The Community Befriending service was established in Depaul in response to a need among ex-residents of Back Lane Hostel to help with the change to independent living. Once a service user is referred to the program by Back Lane staff they are matched with a Befriending volunteer. Through the support of dedicated volunteers, participants are encouraged to re-engage with local communities and establish supportive relationships with their peer group.
Matt has been a Befriending Volunteer since 2019. Brian was a resident in Back Lane, before moving onto independent living in 2010. The two have been paired as part of Depaul’s Befriending Programme since 2019. Here they tell us more about the importance of the Community Befriending Programme to support those moving on from homelessness.
If you could see Matt and Brian together, you would think they were lifelong friends. They share an easiness together, a comfort that comes from understanding another person with no judgement.
The pair agree that they are complete opposites – and it works. Brian with his larger than life personality, while Matt describes himself as a much quieter man.
“I’m quite dull actually. Brian is the interesting one! I could listen to him talk all day.”
The two have known each other just 3 years, having been linked together through Depaul’s Community Befriending Programme. They met up weekly to share a cup of tea together and continued their weekly outings as soon as it was safe after Covid.
They both share similar interests, which helps them to talk and laugh, without having to speak about the heavy stuff.
Brian says, “We’re similar ages. We’ve got the same taste in music, in books… We grew up in the same era so we really understand each other. It’s like talking to someone who I grew up with you know. We just get each other. “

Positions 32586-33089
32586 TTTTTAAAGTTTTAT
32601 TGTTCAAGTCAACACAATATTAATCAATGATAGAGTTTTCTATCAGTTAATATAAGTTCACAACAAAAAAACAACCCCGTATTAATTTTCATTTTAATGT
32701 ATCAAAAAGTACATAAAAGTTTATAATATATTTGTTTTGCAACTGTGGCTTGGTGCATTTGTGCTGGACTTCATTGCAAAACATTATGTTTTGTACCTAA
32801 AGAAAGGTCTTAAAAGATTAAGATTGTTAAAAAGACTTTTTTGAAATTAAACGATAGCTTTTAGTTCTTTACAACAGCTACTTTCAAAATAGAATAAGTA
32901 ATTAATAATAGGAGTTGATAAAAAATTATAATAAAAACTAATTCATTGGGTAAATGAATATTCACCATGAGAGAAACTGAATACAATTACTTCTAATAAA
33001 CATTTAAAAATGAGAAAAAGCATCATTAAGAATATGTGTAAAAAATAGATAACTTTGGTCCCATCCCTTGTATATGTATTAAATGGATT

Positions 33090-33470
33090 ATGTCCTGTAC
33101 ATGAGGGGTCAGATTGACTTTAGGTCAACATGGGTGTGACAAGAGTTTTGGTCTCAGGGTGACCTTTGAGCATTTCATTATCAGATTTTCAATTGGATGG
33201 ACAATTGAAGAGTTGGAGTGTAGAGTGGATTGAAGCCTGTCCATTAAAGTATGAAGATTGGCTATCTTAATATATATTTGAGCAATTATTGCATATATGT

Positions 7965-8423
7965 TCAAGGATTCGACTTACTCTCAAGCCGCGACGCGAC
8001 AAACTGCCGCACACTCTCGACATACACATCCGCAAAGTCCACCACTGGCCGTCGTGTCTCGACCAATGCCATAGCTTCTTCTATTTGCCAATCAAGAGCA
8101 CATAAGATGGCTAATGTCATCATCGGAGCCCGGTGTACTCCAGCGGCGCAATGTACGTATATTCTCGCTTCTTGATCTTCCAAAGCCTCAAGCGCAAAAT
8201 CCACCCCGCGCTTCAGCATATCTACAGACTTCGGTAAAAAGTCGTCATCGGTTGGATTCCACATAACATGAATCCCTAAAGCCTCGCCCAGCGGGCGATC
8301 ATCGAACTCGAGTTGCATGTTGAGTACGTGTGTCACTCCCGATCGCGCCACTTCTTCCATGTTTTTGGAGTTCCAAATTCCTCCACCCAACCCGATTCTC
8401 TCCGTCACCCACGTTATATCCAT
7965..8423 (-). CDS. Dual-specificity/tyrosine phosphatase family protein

“We’re into history and geography. We’re not interested in that internet stuff like the young people. If I say a song from the 60’s he’ll now it. That’s the kind of thing that keeps us connected.”
Matt, a volunteer since his retirement 3 years ago, is a very modest man, and will down-play his contribution to Brian’s life. When asked about the good things he does such as remembering Brian’s birthday he says, it’s an easy thing to do.
“I just associate that date with him now, and I’ll remember to wish him a happy birthday.”
When you mention his birthday to Brian, there’s a smile he can’t hide. “I always tell him there’s no need to go to any fuss, but he always remembers. Always marks it with something. I really appreciate that.”
Matt is in awe of Brian, and all he has achieved, knowing it hasn’t been easy for him.
“When I met Brian first he was drinking and there’s a big change now. He’s come full circle. It’s probably the most difficult thing someone can do and I really admire him for that. He sees the value in changing in his life.
“He’s a great man. It was down to his determination that he did that. He deserves to be proud of himself.”
Of this period in his life, Brian is grateful for how much the Befriending Programme helped.
“My greatest friend back then was alcohol. I had very few friends. But Befriending helped so much. I really needed the other members of Befriending.”
The pair still look forward to their meet ups, taking in cafes around the city.
Brian says, “We meet once a week and spend an hour together. It’s great. We stayed in contact during Covid, either by phone, or we had socially distant meet-ups when it was safe.”
“This photo here was taken during Covid I think. We go here sometimes, to the Garden of Remembrance. Only one day Matt forgot his phone so now we call it the Garden of Forgetfulness! We still have a good laugh about that.”
Brian (left) and Matt (right) in the Garden of Remembrance
To support the work of Depaul, you can make a donation or consider volunteering with the Community Befriending Programme here.